New law will send more money to ports
TALLAHASSEE, Fla. – More money will be floated yearly to the state's 15 seaports under a wide-ranging transportation bill signed into law Monday by Gov. Rick Scott.
The measure (HB 7027) boosts the minimum annual funding for the Florida Seaport Transportation and Economic Development program -- administered by the Florida Ports Council -- from $15 million to $25 million.
Florida Ports Council President and CEO Doug Wheeler said the state has seen an uptick in tonnage and the number of containers coming through its ports since the global recession ended and the money will help further position "Florida as a global competitor."
Scott has been a proponent of the state's port system since he and the Legislature took a 2010 trade and logistics study by the Florida Chamber of Commerce as their blueprint for port spending.
The Legislature provided about $850 million for port upgrades and expansion during Scott's first five years in office. The biggest beneficiaries have been PortMiami, JaxPort, Port Tampa Bay and Port Canaveral.
Among the results of those efforts is that Florida has gotten shippers to reroute some fresh produce that had been imported through Philadelphia, and last year Porsche and Volkswagen announced they would switch their entry into the Southeast through JaxPort after more than a decade using the Port of Brunswick, Ga.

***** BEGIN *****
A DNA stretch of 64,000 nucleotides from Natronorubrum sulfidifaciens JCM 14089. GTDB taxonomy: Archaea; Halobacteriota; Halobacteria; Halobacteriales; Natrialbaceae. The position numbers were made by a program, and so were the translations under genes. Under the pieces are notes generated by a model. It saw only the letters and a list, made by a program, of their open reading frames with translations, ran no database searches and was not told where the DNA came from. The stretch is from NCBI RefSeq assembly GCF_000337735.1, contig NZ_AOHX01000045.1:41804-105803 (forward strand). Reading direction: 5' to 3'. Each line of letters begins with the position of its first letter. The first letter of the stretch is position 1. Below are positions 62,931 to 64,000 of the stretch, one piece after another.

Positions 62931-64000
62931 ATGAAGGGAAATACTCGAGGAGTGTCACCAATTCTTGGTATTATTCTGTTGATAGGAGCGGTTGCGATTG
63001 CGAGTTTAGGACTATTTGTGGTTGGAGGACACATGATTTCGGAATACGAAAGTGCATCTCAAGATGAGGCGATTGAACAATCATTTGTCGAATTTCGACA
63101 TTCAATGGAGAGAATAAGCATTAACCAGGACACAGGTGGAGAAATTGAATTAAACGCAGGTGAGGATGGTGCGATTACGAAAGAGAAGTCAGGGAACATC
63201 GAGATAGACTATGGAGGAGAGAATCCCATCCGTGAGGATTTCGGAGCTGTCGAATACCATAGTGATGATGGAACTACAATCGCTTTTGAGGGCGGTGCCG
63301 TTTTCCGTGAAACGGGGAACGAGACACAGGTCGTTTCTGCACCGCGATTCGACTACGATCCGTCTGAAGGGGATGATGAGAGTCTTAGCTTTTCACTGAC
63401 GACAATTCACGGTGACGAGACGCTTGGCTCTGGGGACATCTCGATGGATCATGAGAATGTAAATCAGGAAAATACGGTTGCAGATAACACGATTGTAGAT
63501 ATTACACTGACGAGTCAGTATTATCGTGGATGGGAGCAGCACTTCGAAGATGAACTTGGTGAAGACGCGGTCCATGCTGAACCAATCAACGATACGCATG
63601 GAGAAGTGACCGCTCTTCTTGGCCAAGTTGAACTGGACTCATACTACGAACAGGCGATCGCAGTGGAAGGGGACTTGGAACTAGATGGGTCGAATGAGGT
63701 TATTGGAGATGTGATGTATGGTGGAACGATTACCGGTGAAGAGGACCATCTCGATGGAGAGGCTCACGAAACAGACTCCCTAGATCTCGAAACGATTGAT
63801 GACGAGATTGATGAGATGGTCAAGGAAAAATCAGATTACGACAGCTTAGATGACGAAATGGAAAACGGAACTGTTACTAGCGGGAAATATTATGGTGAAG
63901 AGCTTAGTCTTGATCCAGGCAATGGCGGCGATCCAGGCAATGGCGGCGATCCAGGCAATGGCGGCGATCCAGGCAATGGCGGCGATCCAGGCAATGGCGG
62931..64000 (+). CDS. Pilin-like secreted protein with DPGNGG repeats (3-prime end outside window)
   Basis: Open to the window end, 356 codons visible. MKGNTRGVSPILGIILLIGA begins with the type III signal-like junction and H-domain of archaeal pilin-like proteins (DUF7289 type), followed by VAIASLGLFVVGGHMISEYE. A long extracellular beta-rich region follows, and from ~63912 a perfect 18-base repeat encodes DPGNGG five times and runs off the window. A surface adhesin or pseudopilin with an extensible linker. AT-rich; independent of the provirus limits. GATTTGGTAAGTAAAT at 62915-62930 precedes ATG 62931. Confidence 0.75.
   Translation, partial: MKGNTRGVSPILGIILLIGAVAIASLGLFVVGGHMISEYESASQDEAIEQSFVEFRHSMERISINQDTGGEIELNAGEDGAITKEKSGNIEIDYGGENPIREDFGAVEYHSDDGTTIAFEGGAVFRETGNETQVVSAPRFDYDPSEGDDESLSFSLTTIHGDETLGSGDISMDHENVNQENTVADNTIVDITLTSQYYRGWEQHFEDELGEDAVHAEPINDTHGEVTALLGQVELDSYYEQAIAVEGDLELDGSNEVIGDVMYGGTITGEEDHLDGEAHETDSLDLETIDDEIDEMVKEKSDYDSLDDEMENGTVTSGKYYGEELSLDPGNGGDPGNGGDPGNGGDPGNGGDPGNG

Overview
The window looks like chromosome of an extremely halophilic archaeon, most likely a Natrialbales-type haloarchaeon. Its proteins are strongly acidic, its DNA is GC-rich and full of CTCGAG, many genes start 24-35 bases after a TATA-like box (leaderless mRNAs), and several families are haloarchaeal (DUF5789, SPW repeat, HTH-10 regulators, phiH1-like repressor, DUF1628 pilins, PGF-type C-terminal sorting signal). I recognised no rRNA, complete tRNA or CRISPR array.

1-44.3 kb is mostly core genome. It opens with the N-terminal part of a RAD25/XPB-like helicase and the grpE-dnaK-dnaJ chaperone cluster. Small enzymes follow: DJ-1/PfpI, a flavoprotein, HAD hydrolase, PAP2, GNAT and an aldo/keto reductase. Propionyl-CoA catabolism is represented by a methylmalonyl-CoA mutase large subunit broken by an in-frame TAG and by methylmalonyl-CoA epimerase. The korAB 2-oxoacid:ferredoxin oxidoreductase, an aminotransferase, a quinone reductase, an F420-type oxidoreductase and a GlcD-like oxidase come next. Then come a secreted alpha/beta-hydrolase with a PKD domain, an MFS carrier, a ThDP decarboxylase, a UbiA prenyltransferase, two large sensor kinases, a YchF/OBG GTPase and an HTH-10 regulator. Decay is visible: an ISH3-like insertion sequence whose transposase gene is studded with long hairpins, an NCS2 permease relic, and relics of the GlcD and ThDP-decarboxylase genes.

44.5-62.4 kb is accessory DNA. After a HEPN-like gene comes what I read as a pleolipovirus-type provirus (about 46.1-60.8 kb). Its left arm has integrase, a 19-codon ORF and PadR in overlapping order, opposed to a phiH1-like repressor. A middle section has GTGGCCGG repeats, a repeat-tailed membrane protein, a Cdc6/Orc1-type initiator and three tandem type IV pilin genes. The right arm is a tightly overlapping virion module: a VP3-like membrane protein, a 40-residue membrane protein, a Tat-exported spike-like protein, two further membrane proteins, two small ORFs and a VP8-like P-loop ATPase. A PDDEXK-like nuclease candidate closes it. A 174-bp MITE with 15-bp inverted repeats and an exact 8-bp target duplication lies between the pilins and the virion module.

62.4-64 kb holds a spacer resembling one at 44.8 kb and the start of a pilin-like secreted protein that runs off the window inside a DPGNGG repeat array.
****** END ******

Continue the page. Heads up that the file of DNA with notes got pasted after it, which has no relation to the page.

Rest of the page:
During the upcoming fiscal year, Florida's overall $82 billion budget includes $153 million for port projects administered by the Department of Transportation.
With the added money flowing through the Ports Council, the state will surpass $1 billion in ports funding by 2018, a figure Scott campaigned on during his 2014 re-election.
Wheeler said the council hasn't set how the Seaport Transportation and Economic Development money will be disbursed in the upcoming year.
"I think what you'll see is a continuation of investing in projects that address some of the critical growth needs that we've been dealing with over the last several years," Wheeler said.
That means the money could help cover costs for such things as dredging, buying new equipment such as cranes to offload and load cargo or terminal upgrades and parking for cruise ship facilities.
The program requires a local match for most projects.
News Service of Florida